Electrical Systems Technology Diploma

Electrical Systems Technology
Program Code: D35130

Electrical Systems Technology Diploma

Specific Requirements

Courses requiring a grade of “C” or better: ELC and ELN

Courses in this program

Course Course Code Credit Hours Link to course details

This course introduces the fundamental concepts of electricity and test equipment to nonelectrical/electronic majors. Topics include basic DC and AC principles (voltage, resistance, current, impedance); components (resistors, inductors, and capacitors); power; and operation of test equipment. Upon completion, students should be able to construct and analyze simple DC and AC circuits using electrical test equipment.

This course provides an integrated approach to technology and the skills required to manipulate, display, and interpret mathematical functions and formulas used in problem-solving. Topics include basic geometric and proportion applications; simplification, evaluation, and solving of algebraic and radical functions; complex numbers; right triangle trigonometry; and systems of equations. Upon completion, students should be able to demonstrate the ability to use mathematics and technology for problem-solving, analyzing and communicating results.

Course Course Code Credit Hours Link to course details

This course introduces computer software which can be used to solve electrical/electronics problems. Topics include electrical/electronics calculations and applications. Upon completion, students should be able to utilize a personal computer for electrical/electronics- related applications

This course introduces DC and AC electricity with an emphasis on circuit analysis, measurements, and operation of test equipment. Topics include DC and AC principles, circuit analysis laws and theorems, components, test equipment operation, circuit simulation, and other related topics. Upon completion, students should be able to interpret circuit schematics; design, construct, verify, and analyze DC/AC circuits; and properly use test equipment.

This course covers the fabrication methods required to create a prototype product from the initial circuit design. Topics include CAD, layout, sheet metal working, component selection, wire wrapping, PC board layout and construction, reverse engineering, soldering, and other related topics. Upon completion, students should be able to design and construct an electronic product with all its associated documentation.

Course Course Code Credit Hours Link to course details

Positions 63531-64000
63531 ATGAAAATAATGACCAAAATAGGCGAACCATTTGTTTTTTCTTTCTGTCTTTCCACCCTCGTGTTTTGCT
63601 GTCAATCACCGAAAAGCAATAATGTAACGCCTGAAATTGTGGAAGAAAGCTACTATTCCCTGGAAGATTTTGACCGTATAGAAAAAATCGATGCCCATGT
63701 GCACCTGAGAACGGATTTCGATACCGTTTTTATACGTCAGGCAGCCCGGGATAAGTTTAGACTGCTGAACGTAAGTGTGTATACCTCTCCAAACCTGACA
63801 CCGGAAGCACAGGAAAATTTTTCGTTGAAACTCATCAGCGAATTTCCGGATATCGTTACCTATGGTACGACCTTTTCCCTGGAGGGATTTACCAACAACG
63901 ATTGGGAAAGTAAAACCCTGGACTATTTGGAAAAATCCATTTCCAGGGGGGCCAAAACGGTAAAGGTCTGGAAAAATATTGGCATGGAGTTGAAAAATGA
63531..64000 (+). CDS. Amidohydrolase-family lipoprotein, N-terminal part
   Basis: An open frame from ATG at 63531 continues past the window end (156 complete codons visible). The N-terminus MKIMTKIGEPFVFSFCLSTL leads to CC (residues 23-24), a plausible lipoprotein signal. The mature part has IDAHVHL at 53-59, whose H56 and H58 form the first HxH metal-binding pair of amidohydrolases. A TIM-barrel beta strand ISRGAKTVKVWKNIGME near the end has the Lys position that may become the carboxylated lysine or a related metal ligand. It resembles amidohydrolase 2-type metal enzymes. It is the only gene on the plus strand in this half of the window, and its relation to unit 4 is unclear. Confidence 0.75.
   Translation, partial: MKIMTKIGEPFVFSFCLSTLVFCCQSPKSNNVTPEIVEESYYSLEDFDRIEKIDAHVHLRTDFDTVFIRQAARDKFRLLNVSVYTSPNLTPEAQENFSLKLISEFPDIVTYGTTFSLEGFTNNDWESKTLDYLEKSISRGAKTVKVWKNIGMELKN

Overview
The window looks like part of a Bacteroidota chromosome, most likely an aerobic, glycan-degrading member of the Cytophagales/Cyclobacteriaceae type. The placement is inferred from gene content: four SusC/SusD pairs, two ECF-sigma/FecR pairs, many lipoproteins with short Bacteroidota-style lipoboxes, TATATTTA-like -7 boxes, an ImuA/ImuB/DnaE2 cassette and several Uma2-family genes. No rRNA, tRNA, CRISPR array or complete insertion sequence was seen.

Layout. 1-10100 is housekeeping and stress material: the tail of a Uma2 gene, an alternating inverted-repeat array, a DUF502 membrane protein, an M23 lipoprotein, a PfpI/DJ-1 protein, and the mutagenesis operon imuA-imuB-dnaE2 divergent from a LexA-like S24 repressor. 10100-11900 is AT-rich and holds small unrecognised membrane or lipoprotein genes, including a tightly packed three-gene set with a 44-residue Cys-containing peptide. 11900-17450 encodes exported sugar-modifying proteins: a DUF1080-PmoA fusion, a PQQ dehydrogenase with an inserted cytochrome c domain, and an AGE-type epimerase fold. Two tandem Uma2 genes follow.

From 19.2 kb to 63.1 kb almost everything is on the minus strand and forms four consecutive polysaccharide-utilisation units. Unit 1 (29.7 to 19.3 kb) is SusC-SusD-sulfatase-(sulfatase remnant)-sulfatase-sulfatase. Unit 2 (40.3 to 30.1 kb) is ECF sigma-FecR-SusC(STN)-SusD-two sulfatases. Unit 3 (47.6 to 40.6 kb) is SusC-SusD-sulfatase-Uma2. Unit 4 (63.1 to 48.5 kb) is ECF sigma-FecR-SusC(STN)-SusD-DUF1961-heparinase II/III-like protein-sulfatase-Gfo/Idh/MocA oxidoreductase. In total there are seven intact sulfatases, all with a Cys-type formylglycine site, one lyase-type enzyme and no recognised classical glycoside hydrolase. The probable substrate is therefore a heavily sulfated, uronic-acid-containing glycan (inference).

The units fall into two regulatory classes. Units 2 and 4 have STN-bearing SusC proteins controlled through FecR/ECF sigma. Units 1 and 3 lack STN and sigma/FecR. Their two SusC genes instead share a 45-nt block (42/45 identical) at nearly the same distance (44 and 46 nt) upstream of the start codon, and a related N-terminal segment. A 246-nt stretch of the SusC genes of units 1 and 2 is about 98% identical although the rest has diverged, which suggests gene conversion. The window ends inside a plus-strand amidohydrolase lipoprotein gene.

This course introduces the practices and principles of interpersonal communication in both dyadic and group settings. Emphasis is placed on the communication process, perception, listening, self-disclosure, speech apprehension, ethics, nonverbal communication, conflict, power, and dysfunctional communication relationships. Upon completion, students should be able to demonstrate interpersonal communication skills, apply basic principles of group discussion, and manage conflict in interpersonal communication situations.

This course provides laboratory assignments as applied to fundamental principles of DC/AC electricity. Emphasis is placed on measurements and evaluation of electrical components, devices and circuits. Upon completion, the students will gain hands-on experience by measuring voltage, current, and opposition to current flow utilizing various meters and test equipment.

Course Course Code Credit Hours Link to course details

This course introduces the care/usage of tools and materials used in residential electrical installations and the requirements of the National Electrical Code. Topics include NEC, electrical safety, and electrical print reading; planning, layout; and installation of electrical distribution equipment; lighting; overcurrent protection; conductors; branch circuits; and conduits. Upon completion, students should be able to properly install conduits, wiring, and electrical distribution equipment associated with residential electrical installations.

This course introduces the fundamental concepts of motors and motor controls. Topics include ladder diagrams, pilot devices, contactors, motor starters, motors, and other control devices. Upon completion, students should be able to properly select, connect, and troubleshoot motors and control circuits.

Course Course Code Credit Hours Link to course details

This course covers layout, planning, and installation of wiring systems in industrial facilities. Emphasis is placed on industrial wiring methods and materials. Upon completion, students should be able to install industrial systems and equipment.

This course introduces the programmable logic controller (PLC) and its associated applications. Topics include ladder logic diagrams, input/output modules, power supplies, surge protection, selection/installation of controllers, and interfacing of controllers with equipment. Upon completion, students should be able to install PLCs and create simple programs.

This course covers the use of the current National Electrical Code. Topics include the NEC history, wiring methods, overcurrent protection, materials, and other related topics. Upon completion, students should be able to effectively use the NEC.

This course covers the fundamentals of instrumentation used in the industry. Emphasis is placed on electric, electronic, and pneumatic instruments. Upon completion, students should be able to design, install, maintain, and calibrate instrumentation.

Total Credit Hours Required:
39

See advisor for General Education substitutes.

Curriculum is based on the 2020-21 catalog.

Get insight on 11 Electrical Systems Technology career choices, and find what's right for you

Launch Career Coach